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Let’s be honest: self-esteem is probably not something that’s constantly on your mind. When you wake up in the morning, chances are that you don’t jump up and say, “I completely value myself today!”
Self-esteem is something that we overlook too often. Despite its abstract nature, it can have very real effects on everyday life.
In its simplest conception, self-esteem is how much you see yourself in a positive or a negative light. A study by the Harvard Medical School in Harvard Health Publications found convincing evidence that people with high self-esteem are happier and more likely to persevere in rough times.Basically, if you lack self-esteem, it appears you’re going to have a hard time getting much done.
A lack of self-esteem can cause depression, according to Psychology today.
How does low self-esteem happen, exactly? There are factors in our everyday lives that can bring us down, says Carrie Bennett in a study conducted at Pennsylvania State University. Magazine advertisements flaunting models with impossibly perfect bodies can lower a person’s self-esteem.
You may not be a magazine reader, but advertisements with improbable representations of both men and women’s bodies are all over the internet, TV, and billboards. Aside from going to live in the woods, there aren’t many ways to escape media’s negative influence.
Lowering of self-esteem in this way is based on the tendency we have to compare ourselves to other people; for example, if you watch a Victoria’s Secret or Calvin Klein advertisement and see an unusually slim or chiseled model, you might begin to question whether you’re the right shape, yourself.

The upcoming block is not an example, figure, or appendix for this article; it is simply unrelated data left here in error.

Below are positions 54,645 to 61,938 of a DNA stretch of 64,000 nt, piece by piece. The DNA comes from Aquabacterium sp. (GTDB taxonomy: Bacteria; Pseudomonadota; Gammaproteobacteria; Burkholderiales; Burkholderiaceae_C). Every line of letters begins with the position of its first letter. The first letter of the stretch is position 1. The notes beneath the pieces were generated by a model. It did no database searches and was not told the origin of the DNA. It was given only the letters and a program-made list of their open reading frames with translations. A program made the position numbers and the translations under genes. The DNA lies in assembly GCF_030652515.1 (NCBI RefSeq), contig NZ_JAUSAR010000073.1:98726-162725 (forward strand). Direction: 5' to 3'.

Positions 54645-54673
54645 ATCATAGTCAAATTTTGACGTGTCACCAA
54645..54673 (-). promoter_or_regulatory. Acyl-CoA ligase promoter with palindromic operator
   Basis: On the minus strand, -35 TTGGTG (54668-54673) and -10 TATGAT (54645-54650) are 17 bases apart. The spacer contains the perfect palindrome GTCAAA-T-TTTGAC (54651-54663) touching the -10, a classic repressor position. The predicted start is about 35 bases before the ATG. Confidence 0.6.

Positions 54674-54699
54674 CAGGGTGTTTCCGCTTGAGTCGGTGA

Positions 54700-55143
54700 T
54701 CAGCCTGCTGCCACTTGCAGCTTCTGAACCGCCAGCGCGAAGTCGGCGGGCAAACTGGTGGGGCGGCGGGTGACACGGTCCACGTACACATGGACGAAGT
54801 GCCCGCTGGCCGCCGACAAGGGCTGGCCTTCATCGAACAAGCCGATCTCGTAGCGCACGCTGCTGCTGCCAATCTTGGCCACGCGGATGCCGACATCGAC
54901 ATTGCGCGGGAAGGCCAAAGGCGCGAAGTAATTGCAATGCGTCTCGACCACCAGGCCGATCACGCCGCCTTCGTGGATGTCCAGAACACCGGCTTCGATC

This same principle applies even when the influence is personal. Family can be a factor. If you’ve got a brother, sister or a second-cousin twice removed who is more successful than you in some way, your family members’ high opinions of them might make you feel inadequate. Destructive relationships that can occur between family members and friends — if they’re putting you down and criticizing you constantly, chances are your opinion of yourself is going to be low.
We need to take care of ourselves. In college years, there is a natural tendency for self-esteem to drop as we encounter independence in our lives, Carl Pickhardt said in Psychology Today article.
Making new friends, attempting to find romance, accomplishing tasks at school and overcoming the inevitable obstacles of adult life are all challenges that people our age face. We need a good mental foundation to be able to tackle them all. Before you can do something, you have to actually believe that you can do it, whether it’s getting an A in your math class or chasing your dream career.
Believing in yourself is crucial in this transitional time in life. Do the things that make you feel confident. In turn, accomplishing things that you can feel proud of is essential to feeling good about yourself.
Don’t allow the negative voices and influences in your life to pull you down; they’re wrong.
Here’s to each of our journeys to healthy self-esteem, fellow Buffs. Remember, it’s always helpful to have a good friend, roommate, or family member to support you as you branch out and move forward. CU has mental health resources for you, too, listed on its website.
Contact CU Independent Staff Writer Ellis Arnold at Ellis.email@example.com.